Imagine sunlight streaming through a window and illuminating dust particles floating in the room. In the same way, the rising and setting sun illuminates dust particles present in the inner solar system. Near the autumnal equinox, the sun’s rays shoot high into the sky before sunrise and after sunset and project a beam of light through ambient dust particles. Look for a cone-shaped beam of white light that can extend as far as 60° above the horizon. It is called the zodiacal light because it appears within the zodiac—a band across the sky that represents the plane of the solar system with the ecliptic at its center. Look for the zodiacal light in the morning sky about 1-2 hours before astronomical twilight begins.

METEOR EVENTS
September offers no major meteor showers, but it is a good month for sporadic meteor events. Sporadic meteors originate from debris left over from interplanetary collisions within our solar system rather than debris associated with comet trails. Early morning provides the best viewing for meteors because the direction of the earth’s rotation converges with the direction of the earth’s orbit at that time. Meteors approach as the earth moves into the residual dust left by earlier collisions. Expect to see 10-20 meteors an hour from random directions during September’s sporadic displays.

Note: Hold your hand at arm’s length to measure apparent distances in the sky. The width of the little finger approximates 1.5 ̊. Middle, ring, and little finger touching represent about 5 ̊. The width of a fist is about 10 ̊. The fist with the thumb extended at a right angle equals 15 ̊. The hand stretched from thumb to little finger approximates 20 ̊-25 ̊. The diameter of both the full moon and the sun spans only 0.5 ̊. Adjust for the size of your hand.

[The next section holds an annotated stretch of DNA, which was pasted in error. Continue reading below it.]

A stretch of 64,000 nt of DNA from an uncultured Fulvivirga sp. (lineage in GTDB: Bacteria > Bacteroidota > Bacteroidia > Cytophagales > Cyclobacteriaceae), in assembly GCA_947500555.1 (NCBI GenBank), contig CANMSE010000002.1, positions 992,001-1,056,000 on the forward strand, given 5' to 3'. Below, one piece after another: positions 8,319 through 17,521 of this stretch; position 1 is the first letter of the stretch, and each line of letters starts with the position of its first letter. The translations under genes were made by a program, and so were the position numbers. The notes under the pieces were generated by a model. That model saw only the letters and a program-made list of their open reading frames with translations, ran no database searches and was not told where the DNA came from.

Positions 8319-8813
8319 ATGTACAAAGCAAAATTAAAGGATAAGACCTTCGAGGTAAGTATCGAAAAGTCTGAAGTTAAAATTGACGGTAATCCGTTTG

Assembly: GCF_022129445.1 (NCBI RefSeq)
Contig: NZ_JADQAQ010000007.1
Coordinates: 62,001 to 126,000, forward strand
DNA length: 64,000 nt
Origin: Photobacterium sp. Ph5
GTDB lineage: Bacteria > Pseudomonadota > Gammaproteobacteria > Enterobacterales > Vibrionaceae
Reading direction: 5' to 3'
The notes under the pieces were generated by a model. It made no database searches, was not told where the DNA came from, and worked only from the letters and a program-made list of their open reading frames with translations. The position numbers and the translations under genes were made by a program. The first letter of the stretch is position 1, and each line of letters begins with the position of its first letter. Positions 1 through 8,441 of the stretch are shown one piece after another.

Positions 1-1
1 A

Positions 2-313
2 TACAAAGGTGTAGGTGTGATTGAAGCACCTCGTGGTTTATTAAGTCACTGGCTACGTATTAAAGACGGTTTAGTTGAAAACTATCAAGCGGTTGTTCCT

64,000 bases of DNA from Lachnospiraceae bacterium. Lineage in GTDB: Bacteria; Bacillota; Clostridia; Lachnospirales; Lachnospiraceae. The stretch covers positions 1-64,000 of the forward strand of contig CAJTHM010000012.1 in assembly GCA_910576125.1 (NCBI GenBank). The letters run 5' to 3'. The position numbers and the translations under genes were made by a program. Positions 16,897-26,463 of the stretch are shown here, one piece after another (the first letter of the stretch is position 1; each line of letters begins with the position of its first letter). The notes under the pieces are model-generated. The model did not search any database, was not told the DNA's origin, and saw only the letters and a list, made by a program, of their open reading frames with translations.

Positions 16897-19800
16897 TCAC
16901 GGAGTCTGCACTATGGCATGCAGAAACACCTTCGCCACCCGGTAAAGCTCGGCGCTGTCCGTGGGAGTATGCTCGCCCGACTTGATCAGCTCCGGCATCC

Primary Sources: USGS; U.S. Naval Observatory; Your Sky at http://www.fourmilab.ch/yoursky/
To find out when the space shuttle and International Space Station are visible from your location, go to: http://spaceflight.nasa.gov/realdata/sightings/index.html and click on Sighting Opportunities.

VISIBLE PLANETS

Jupiter rises during the middle of the night in the northeastern sky near the twin stars of Gemini. It dominates the early morning sky rivaled only by Orion and Sirius the Dog Star trailing Orion in the southeastern sky. (Magnitude -1.9)

Mars begins September near the Beehive Cluster (Praesepe) in Cancer. By the end of the month it moves into Leo. Mars rises in the pre-dawn sky ranging 15°-30° below Jupiter as the month progresses. Look for a small red-orange disk that does not twinkle. (Magnitude +1.8)

Saturn appears in the evening sky above Venus, drifting closer to the horizon each evening. By September 23 Saturn sets with Venus. During the last week of the month it sets before Venus. (Magnitude +1.2)

Venus dominates the evening twilight but drops below the horizon as astronomical twilight fades. On September 8 it appears about three degrees below Saturn and within one-half degree of a waxing crescent moon. (Magnitude -3.9)

Note: Apparent magnitude values range from -4 to +6 for most planets and visible stars. The lower the value the brighter the object. A decrease of 1.0 magnitude is 2.5 times brighter.

MAJOR CONSTELLATIONS this MONTH

Overhead
Aquila
Cygnus
Lyra

Northward
Cassiopeia
Cepheus
Draco
Ursa Major
Ursa Minor

Eastward
Andromeda
Aquarius
Pegasus
Perseus
Pisces


Southward
Capricornus Sagittarius
Scorpius

Westward
Boötes
Corona
Borealis Hercules
Libra
Ophiucus
Virgo

Hold the star chart high above your head and match the compass directions to the direction you are facing. Adjust the star chart by orienting Ursa Major (Big Dipper) to match its position in the sky.

The star chart approximates the sky from astronomical twilight to midnight. As the night and month progresses, the constellations shift toward the northwest. The celestial equator is measured in hours (h). The ecliptic is measured in degrees.

Sky Map for Moab Feb 2013